. . we may be expected to solve it by looking for a pattern.

    The following detailed explanation is too long for a single post.
    I must submit it in two installments.


    Consider the first few cases and determine the number of passages.
    Let n = number of cells.

    n = 2
    Connect the two cells.
    There is 1 passage.

    n = 3
    Connect the three cells.
    We will have a triangle with a cell at each vertex.
    There are 3 passages.

    n = 4
    Connect the four cells.
    We will have a quadrilateral with a cell at each vertex: 4 sides.
    . . And there are 2 diagonals.
    There are: 6 passages.

    n=5
    Connect the five cells.
    We will have a pentagon: 5 sides.
    . . And there are 5 diagonals (forming a pentagram).
    There are: 10 passages.

    n=6
    Connect the six cells.
    We will have a hexagon: 6 sides.
    . . And there are 9 diagonals.
    . . (a Star of David, plus 3 "diameters".)
    There are: 15 passages.


    We have this table:

    . \begin{array}{c|c} n & f(n) \\ \hline 2 & 1 \\ 3 & 3 \\ 4 & 6 \\ 5 & 10 \\ 6 & 15 \end{array}


    Take the difference of consecutive terms,

    . . \begin{array}{c|cccccccccccc} \text{Sequence} & 1 && 3 && 6 && 10 && 15 && \cdots \\ \hline \text{Difference} && 2 && 3 && 4 && 5 && \cdots\end{array}

    We see that the differences are increasing.
    The next term is: 15 + 6 \:=\:21
    And the next is: 21 + 7 \:=\:28


    \text{We want the formula for the sequence: }\:1,3,6,10,15\,\hdots
    These are called "triangular numbers".
    The reason will be obvious in this diagram.

    \begin{array}{cccccccccc} n=2 && n=3 && n=4 && n=5 && n=6 \\ &&&&&&&& \circ \\ &&&&&& \circ && \circ\:\circ \\ &&&& \circ && \circ\:\circ && \circ\circ\circ \\ && \circ && \circ\:\circ && \circ\circ\circ && \circ\circ\circ\circ \\ \circ && \circ\:\circ && \circ\circ\circ && \circ\circ\circ\:\circ && \circ\circ\circ\circ\circ \\ 1 && 3 && 6 && 10 && 15 \end{array}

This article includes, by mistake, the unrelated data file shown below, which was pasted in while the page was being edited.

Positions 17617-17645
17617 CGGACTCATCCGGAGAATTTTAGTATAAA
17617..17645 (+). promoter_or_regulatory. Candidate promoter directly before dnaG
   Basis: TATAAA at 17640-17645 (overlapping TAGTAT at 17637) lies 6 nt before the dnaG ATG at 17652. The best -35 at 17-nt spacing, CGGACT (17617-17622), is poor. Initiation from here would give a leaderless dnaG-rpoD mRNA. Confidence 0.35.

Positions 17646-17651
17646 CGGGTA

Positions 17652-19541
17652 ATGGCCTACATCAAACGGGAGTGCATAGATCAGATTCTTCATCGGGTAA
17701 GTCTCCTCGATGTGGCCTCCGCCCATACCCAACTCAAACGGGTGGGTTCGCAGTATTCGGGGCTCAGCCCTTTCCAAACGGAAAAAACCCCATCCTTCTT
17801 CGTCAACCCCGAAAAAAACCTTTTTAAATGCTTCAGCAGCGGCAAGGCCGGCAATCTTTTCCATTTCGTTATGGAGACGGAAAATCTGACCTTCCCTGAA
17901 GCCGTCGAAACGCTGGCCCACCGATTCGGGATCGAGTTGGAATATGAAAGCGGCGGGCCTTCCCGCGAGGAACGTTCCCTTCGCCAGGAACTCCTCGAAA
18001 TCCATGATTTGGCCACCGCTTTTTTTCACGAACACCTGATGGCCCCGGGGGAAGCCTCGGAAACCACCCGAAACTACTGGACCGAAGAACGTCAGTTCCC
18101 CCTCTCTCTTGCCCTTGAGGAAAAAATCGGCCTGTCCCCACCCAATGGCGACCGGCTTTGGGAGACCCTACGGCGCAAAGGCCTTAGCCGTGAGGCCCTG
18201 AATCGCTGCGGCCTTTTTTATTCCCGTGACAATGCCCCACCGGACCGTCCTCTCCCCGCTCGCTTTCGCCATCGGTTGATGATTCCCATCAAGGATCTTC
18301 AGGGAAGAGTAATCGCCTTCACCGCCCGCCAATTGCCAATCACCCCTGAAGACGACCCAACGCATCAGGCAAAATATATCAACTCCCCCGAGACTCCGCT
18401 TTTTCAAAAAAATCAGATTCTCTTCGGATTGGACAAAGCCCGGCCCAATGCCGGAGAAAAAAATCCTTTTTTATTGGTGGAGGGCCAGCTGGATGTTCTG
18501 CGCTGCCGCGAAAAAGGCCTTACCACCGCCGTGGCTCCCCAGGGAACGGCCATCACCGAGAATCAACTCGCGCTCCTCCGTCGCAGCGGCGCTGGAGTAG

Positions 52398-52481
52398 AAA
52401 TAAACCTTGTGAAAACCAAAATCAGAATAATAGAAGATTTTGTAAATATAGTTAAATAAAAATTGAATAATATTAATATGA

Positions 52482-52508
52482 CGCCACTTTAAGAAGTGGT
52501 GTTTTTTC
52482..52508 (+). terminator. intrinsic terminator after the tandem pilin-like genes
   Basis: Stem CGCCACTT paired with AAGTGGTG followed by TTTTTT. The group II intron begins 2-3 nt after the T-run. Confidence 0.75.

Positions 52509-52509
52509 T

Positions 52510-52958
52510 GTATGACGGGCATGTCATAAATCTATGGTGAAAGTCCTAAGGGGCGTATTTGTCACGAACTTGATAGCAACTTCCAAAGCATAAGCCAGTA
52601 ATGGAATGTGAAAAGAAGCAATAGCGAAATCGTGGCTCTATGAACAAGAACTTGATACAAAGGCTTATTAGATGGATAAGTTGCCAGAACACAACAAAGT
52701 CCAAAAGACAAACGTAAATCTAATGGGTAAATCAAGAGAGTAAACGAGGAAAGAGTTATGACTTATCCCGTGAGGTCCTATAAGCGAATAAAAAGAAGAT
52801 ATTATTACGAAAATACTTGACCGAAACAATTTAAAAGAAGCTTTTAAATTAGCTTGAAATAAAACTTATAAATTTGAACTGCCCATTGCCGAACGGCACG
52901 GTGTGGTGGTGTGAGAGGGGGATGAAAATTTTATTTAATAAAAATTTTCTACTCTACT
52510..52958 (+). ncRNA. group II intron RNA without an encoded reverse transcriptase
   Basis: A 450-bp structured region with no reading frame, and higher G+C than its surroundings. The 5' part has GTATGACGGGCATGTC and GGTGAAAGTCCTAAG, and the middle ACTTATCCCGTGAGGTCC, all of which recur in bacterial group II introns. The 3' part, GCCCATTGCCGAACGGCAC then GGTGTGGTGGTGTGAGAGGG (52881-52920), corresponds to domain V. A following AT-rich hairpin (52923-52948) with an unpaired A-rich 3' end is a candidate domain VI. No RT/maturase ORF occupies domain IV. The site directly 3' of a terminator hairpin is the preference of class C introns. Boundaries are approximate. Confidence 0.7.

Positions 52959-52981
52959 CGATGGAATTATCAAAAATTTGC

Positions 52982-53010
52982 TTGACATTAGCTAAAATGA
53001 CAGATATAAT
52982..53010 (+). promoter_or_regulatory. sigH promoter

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    Re: Classic Windemere Castle Problem (Part 1)

    Hello again, fjkirkland!

    Strange and annoying!
    The system will NOT allow me to post the second half of my explanation.
    I'll try again later . . .
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    Re: Classic Windemere Castle Problem (Part 2)

    Hello again, fjkirkland!

    How do we find the value of the n^{th} triangular number?

    Consider n=5,\;f(n) = 10.

    We have: . \begin{array}{c}\circ \\ \circ\:\circ \\ \circ\circ\circ \\ \circ\circ\circ\:\circ \end{array}

    Left-justify the array: . \begin{array}{c} \circ\qquad\; \\ \circ\:\circ\;\;\quad \\ \circ\circ\circ\;\;\; \\ \circ\circ\circ\:\circ \end{array}

    Append an inverted copy of the triangle: . \begin{array}{c}\circ\bullet\bullet\bullet\bullet \\ \circ\circ\bullet\bullet\bullet \\ \circ\circ\circ\bullet\bullet \\ \circ\circ\circ\circ\bullet \end{array}

    The rectangle has 4\cdot 5 = 20 objects.
    The triangle has half that many: . \frac{4\cdot5}{2} \:=\:10

    The general formula is: . \frac{n(n-1)}{2}
    Last edited by Soroban; September 6th 2012 at 07:34 PM.